A patient with diffuse oedema of the eyelids, infraorbital area and indurated plaques over the scalp
How to cite this article: Reddy IS, Somani VK, de Padua M, Gowrishankar S. A patient with diffuse oedema of the eyelids, infraorbital area and indurated plaques over the scalp. Indian J Dermatol Venereol Leprol, doi: 10.25259/IJDVL_618_20
A 65-year-old man presented with asymptomatic, indurated swelling of the eyelids and infraorbital area for eight months. Patient first noticed puffiness of eyelids and infraorbital areas, which progressively increased, followed by development of areas of induration over the scalp. Patient denied any preceding skin lesions over the face and scalp. He did not receive radiotherapy or chemotherapy in the past. The extent and degree of induration of eyelids progressively increased, resulting in impaired vision [Figure 1]. Patient first noticed puffiness of eyelids and infraorbital areas, which progressively increased, followed by development of areas of induration over the scalp. Patient denied any preceding skin lesions over the face and scalp. He did not receive radiotherapy or chemotherapy in the past. Two months later, the patient developed a well-delineated indurated plaque over the vertex of scalp with the surrounding area showing diffuse, brawny induration. There were discrete, hyperpigmented, follicular papules coalescing to form an indurated plaque over the left side of vertex [Figure 2]. Patient denied having any preceding skin lesions over the face and the scalp and not received radiotherapy nor chemotherapy in the past. No bleeding or ulceration was noted over the lesion. The posterior cervical and submental lymph nodes were enlarged, painless and firm to hard in consistency.
Skin biopsies were taken from the indurated plaque over the vertex and the left infraorbital area. Both the samples showed similar histopathology. The epidermis was unremarkable. The deep dermis showed prominent, dilated, irregular vascular channels of varying calibre [Figure 3]. The endothelial cells lining the vascular channels were atypical, plump and spindle shaped with hyperchromatic nuclei [Figure 4]. The high-power view showed neoplastic cells arranged in sheets exhibiting enlarged, pleomorphic and vesicular nuclei with scanty to moderate amount of cytoplasm and mitotic activity [Figure 5]. Immunohistochemistry with CD31 showed strong positivity of neoplastic cells through the entire thickness of the dermis [Figure 6].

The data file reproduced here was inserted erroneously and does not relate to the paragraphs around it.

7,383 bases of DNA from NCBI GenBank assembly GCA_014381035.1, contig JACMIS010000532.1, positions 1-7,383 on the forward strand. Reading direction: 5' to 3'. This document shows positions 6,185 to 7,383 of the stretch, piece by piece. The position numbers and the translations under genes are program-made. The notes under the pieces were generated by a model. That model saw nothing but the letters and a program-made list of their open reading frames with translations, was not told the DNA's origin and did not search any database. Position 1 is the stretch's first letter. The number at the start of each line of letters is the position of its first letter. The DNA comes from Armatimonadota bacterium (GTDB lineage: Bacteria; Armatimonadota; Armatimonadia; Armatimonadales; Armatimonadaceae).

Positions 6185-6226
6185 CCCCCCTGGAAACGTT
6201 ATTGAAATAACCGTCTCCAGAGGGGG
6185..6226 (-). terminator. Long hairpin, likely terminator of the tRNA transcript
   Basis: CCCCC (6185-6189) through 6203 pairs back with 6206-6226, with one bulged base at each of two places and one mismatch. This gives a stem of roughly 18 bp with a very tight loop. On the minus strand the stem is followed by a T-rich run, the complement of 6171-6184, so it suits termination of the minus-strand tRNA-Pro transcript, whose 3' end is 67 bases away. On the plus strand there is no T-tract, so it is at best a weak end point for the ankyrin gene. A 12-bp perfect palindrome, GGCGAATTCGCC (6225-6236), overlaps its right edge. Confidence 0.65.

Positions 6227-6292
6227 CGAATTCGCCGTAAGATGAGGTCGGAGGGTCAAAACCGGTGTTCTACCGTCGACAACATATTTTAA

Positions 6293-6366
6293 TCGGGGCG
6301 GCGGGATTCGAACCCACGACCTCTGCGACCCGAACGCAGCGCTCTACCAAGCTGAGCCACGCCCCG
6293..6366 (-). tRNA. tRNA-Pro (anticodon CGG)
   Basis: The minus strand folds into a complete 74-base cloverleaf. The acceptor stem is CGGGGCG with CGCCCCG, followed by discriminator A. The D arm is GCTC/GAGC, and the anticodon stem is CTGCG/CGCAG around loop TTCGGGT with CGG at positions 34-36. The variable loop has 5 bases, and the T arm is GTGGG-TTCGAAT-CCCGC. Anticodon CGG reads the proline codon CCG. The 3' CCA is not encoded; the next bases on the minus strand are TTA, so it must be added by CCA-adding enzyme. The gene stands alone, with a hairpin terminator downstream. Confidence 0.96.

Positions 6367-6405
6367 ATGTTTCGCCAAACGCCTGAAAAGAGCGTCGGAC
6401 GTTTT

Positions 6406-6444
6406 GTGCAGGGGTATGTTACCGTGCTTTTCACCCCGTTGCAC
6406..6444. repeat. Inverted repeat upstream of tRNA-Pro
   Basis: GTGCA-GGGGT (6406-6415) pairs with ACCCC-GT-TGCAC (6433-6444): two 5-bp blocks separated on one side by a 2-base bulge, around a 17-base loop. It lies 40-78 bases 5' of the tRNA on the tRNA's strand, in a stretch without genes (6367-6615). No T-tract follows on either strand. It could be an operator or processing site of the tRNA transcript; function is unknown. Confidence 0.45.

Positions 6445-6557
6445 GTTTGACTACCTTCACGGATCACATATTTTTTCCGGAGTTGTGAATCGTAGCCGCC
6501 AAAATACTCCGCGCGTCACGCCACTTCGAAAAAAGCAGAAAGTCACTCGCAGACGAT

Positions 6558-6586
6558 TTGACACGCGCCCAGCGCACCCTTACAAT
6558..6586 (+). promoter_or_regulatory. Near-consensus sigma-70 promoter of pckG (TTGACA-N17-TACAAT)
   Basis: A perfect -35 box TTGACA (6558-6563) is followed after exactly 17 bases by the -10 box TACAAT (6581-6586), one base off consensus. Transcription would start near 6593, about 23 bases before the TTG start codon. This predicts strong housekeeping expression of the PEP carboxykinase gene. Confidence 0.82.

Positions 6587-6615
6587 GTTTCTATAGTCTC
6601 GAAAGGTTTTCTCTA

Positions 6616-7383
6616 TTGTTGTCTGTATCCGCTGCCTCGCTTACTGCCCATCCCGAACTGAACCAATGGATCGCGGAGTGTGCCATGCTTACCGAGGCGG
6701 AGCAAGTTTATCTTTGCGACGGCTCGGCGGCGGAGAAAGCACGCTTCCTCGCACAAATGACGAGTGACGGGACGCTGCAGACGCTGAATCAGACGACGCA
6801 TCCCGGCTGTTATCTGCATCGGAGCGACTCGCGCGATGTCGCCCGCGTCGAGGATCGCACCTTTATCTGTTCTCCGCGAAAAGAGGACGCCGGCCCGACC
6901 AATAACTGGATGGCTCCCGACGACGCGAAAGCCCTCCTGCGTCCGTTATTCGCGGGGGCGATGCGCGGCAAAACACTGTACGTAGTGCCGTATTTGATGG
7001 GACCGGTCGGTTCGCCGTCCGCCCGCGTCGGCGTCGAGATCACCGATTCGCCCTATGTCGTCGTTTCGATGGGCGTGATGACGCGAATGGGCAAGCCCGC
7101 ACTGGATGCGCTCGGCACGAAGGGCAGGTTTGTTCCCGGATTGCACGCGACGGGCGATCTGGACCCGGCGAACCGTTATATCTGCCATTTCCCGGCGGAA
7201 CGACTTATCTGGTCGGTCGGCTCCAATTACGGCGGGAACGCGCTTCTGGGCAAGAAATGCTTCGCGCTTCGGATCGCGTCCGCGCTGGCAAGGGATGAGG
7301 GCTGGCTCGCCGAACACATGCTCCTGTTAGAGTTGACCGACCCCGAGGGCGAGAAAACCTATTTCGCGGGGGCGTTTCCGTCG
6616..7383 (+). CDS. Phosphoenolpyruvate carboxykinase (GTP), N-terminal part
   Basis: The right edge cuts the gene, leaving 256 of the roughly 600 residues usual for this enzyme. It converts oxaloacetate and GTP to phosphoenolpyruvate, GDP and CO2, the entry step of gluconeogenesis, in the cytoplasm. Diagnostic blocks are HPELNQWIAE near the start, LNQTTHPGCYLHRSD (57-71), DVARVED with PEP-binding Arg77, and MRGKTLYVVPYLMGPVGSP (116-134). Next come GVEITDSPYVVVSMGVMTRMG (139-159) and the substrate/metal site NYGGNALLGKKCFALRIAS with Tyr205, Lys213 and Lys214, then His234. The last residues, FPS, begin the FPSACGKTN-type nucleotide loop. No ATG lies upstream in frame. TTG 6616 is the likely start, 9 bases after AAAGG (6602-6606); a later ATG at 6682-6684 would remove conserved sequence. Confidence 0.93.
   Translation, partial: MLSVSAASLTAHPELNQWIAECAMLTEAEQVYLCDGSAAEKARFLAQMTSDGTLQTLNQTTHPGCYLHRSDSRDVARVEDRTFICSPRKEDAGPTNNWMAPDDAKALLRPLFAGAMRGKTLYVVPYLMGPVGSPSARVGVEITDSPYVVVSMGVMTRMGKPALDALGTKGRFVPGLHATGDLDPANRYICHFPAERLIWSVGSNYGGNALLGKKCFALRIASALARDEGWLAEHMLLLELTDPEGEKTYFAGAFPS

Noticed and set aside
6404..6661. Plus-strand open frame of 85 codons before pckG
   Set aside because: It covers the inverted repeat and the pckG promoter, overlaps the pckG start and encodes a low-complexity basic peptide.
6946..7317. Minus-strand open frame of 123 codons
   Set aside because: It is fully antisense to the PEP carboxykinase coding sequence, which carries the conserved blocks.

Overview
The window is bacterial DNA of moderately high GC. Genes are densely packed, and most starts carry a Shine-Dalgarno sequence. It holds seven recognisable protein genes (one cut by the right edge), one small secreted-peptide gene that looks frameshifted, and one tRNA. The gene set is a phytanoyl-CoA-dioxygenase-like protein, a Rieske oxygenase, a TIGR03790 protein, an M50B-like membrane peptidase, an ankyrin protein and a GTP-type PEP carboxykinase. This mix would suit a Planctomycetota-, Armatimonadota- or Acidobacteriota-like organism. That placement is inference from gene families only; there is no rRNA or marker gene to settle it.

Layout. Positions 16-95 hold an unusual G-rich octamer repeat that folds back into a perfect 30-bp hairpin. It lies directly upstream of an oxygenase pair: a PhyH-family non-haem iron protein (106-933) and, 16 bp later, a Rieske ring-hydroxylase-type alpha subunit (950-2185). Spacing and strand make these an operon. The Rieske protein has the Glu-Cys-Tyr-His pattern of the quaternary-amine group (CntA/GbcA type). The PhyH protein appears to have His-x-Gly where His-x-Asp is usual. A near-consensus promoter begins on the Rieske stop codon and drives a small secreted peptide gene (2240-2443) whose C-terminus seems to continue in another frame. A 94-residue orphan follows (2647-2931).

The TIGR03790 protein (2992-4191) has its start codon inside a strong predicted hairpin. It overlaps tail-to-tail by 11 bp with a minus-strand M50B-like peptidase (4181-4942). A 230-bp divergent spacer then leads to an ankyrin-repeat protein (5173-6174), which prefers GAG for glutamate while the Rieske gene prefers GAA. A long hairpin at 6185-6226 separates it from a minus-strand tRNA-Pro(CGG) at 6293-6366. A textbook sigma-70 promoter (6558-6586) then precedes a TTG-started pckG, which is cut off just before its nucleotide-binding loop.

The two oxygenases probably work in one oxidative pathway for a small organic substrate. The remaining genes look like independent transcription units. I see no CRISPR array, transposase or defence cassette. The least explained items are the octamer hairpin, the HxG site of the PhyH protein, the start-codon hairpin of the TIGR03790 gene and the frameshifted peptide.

What is your diagnosis?
Idiopathic cutaneous angiosarcoma of the head and neck
Angiosarcoma was first described by Wilson Jones in 1964 as a malignant angioendothelioma.1 It is a rare, malignant, mesenchymal tumour of vascular origin involving the face and scalp. There are three main clinicopathological subtypes of cutaneous angiosarcoma with an overall incidence of approximately 0.01/100,000 affecting primarily adult patients.2,3 The three clinicopathological subtypes are as follows: idiopathic cutaneous angiosarcoma of the head and neck, angiosarcoma complicating lymph edema (Stewart-Trevis syndrome) and post-irradiation angiosarcoma.
Rarely, angiosarcomas can occur sporadically in patients with xeroderma pigmentosum, epidermolysis bullosa, vinyl chloride disease, in gouty tophus, in renal transplant recipients and in patients with AIDS.
This patient falls in the category of the first type, namely, idiopathic cutaneous angiosarcoma of the head and neck. This typically affects patients in the seventh to ninth decades of life, more common in males with male-to-female ratio of 2.5:1. It commonly involves the upper part of the face and scalp.4 It usually presents as bruise-like patches, single or multiple reddish or purple papules, nodules and plaques. Ulceration and bleeding from the lesions is rarely observed. Exclusive periorbital involvement is occasionally observed.5 Very rarely, angiosarcoma can present as recurrent angioedema.6 The other rare presentations are rosacea-like eruption and rhinophyma-like lesions.7 Early lesions of angiosarcoma need to be differentiated from ecchymoses, port-wine stain and early Kaposi sarcoma.
The histopathology is similar in all three types of angiosarcoma.8 The tumour is poorly circumscribed, multifocal, involving the dermis and subcutaneous fat. The tumour shows an angiomatous and solid pattern. The angiomatous areas show a meshwork of anastomosing dilated blood vessels, permeating between the dermal collagen bundles (dissection of collagen). The vessels are lined by crowded endothelial cells with large, hyperchromatic nuclei. Solid areas show poorly differentiated tumor cells which are spindle shaped to polygonal. Focal epithelioid change is rarely observed.
All forms of angiosarcoma carry a poor prognosis. In one series, only 15% of patients survived for five years after the diagnosis.9 A retrospective study of angiosarcoma of the scalp and face showed an improved five-year survival rate of 43% by combined modality of therapy.10 Patients with lesions <5–10 cm in diameter were successfully treated with radical wide-field radiotherapy and surgery. Combination of surgery, radiotherapy and taxane (paclitaxel and docetaxel) has been shown to improve overall survival of the patients.
The present case is reported because of its rarity, extensive and multifocal involvement of the eyelids, periorbital area and the scalp.
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Conflicts of interest
There are no conflicts of interest.
- Semin Diagn Pathol. 1987;4:2-17.Angiosarcomas of the skin.
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